One of the wonderful things about the world of the health care and medical professions is the variety and quantity of subfields. One great option that straddles the fields of genetics, medicine, and counseling is genetic counseling. With flexible job duties, opportunities for specialization, and direct patient interaction, genetic counselors bridge the gap between specialized knowledge and patient communication. Does this sound like it might be a good fit? Read on to learn about careers in genetic counseling.
What do genetic counselors do?
Genetic counselors meet with patients who are considering genetic testing. Genetic counselors help patients to determine the best course of action, based on factors such as the patient’s risk for certain diseases and their family health history. Genetic counselors can meet with patients before and after genetic testing, and part of their work may include helping individuals and families to process the medical, psychological, and familial consequences of their test results. Additionally, genetic counselors may conduct research, teach, work in marketing, or perform other non-clinical work. Genetic counselors often specialize in areas including prenatal, pediatric, oncology, neurology, ophthalmology, and psychiatry.
Where do they work?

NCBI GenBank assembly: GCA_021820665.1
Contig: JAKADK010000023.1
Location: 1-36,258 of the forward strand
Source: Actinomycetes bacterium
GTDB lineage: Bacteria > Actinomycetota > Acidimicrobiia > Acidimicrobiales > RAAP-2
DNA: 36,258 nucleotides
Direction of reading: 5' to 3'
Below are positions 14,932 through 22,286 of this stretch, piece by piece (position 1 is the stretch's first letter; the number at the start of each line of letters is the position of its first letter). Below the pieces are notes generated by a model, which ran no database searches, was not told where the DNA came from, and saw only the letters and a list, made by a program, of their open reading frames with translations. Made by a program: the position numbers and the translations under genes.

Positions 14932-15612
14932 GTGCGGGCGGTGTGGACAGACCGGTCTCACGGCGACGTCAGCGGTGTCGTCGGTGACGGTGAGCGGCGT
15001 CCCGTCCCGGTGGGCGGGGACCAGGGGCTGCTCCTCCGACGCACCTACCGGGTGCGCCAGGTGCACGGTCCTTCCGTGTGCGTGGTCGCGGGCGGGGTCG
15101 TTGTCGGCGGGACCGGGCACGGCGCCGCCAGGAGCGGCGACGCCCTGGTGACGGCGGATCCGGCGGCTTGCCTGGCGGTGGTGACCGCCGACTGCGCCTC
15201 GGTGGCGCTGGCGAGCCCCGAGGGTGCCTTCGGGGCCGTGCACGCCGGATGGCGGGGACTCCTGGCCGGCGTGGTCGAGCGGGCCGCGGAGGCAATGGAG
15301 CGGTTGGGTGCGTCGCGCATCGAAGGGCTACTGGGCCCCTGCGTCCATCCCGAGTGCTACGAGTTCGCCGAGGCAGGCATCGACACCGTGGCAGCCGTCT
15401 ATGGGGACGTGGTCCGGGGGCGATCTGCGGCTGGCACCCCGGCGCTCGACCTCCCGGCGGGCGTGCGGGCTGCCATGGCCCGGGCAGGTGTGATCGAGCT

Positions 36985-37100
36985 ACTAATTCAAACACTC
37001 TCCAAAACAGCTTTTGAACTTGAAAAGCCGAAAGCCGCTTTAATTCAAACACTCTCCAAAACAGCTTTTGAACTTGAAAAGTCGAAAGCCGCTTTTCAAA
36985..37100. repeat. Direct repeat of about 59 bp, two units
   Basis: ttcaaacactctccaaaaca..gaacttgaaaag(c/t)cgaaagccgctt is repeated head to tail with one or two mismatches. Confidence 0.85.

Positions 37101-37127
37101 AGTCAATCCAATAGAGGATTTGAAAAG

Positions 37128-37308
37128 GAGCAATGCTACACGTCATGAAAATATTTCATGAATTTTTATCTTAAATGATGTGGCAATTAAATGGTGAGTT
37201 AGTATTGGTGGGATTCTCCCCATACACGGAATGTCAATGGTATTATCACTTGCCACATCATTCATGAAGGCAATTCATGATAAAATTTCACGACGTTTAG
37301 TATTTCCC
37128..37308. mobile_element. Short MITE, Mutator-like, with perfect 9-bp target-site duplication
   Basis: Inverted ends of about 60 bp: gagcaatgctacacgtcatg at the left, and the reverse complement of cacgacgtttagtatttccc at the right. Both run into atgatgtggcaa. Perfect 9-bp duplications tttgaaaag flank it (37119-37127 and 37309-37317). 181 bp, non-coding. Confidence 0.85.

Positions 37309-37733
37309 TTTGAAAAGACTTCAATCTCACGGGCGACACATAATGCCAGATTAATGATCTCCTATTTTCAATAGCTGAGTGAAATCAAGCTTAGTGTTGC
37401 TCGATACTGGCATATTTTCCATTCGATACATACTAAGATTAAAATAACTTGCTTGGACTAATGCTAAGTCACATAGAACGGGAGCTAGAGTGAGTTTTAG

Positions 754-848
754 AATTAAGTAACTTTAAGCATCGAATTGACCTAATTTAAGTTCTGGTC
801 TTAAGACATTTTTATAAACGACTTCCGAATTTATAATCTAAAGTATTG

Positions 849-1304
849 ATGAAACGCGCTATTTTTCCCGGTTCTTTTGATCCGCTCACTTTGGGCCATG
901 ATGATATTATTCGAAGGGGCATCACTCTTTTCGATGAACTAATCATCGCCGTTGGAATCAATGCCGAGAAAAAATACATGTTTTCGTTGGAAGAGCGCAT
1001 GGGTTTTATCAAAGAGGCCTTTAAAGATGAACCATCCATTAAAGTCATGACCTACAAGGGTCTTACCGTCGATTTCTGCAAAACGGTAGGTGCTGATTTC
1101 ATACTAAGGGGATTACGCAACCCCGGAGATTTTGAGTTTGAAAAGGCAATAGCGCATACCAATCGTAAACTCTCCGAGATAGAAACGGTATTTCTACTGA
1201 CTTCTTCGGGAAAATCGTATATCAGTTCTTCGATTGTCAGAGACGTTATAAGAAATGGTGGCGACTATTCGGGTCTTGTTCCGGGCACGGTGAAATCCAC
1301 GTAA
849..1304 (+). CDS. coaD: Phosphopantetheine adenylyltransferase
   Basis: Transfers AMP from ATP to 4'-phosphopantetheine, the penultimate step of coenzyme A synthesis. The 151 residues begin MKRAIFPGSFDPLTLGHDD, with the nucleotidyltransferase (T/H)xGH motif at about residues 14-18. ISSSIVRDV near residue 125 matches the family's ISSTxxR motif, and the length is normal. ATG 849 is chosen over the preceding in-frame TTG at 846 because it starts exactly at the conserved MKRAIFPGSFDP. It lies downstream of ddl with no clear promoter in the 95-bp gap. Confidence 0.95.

Genetic counselors can work in several settings, including hospitals, medical centers, private clinics, laboratories, universities, and non-profits. Genetic counseling work is also conducive to telehealth, which means that genetic counselors can sometimes work virtually.
Who do they work with?
In addition to meeting with patients, genetic counselors work closely with doctors and other medical staff. Obstetricians, oncologists, and medical geneticists, as well as primary care doctors and other specialists, may refer patients to a genetic counselor. They also may work closely with the families of patients.
What is the job outlook for this profession?
Genetic counselors make around $84,886 per year (the median salary calculated by an NSGC survey). Employment is projected to grow faster than average in the coming years.
How do I become a genetic counselor?
Genetic counselors receive advanced training in both medical genetics and counseling, in order to fill both genetic expert and counseling roles. Education typically involves a two-year master’s program in genetic counseling, following an undergraduate degree. After earning a master’s degree, prospective GCs take a certification exam, and thus become certified genetic counselors.
In the Know: Professional organizations and resources
The National Society of Genetic Counselors (NSGC) is a primary resource for all things genetic counseling related. They have information on education, jobs, and policy relating to genetic counseling.
The Accreditation Council for Genetic Counseling (ACGC) is also a great resource to know about. As the accreditation board for graduate programs in genetic counseling, it has a directory of accredited master’s programs.
Lawrence Connections: Alumni in the genetic counseling field
Lawrence has several alumni with professional experience as genetic counselors! There is no better way to learn about the field than from professionals themselves, so check out these profiles on Viking Connect, Lawrence’s alumni platform. Feel free to reach out to any or all of these alumni!
- Viking Connect Carolyn Castonguay’s Profile (lawrence.edu)
- Viking Connect Kimberly Anderson’s Profile (lawrence.edu)
- Viking Connect Amy White’s Profile (lawrence.edu)
Wherever your career explorations lead you, thanks for taking a minute to learn about this valuable field!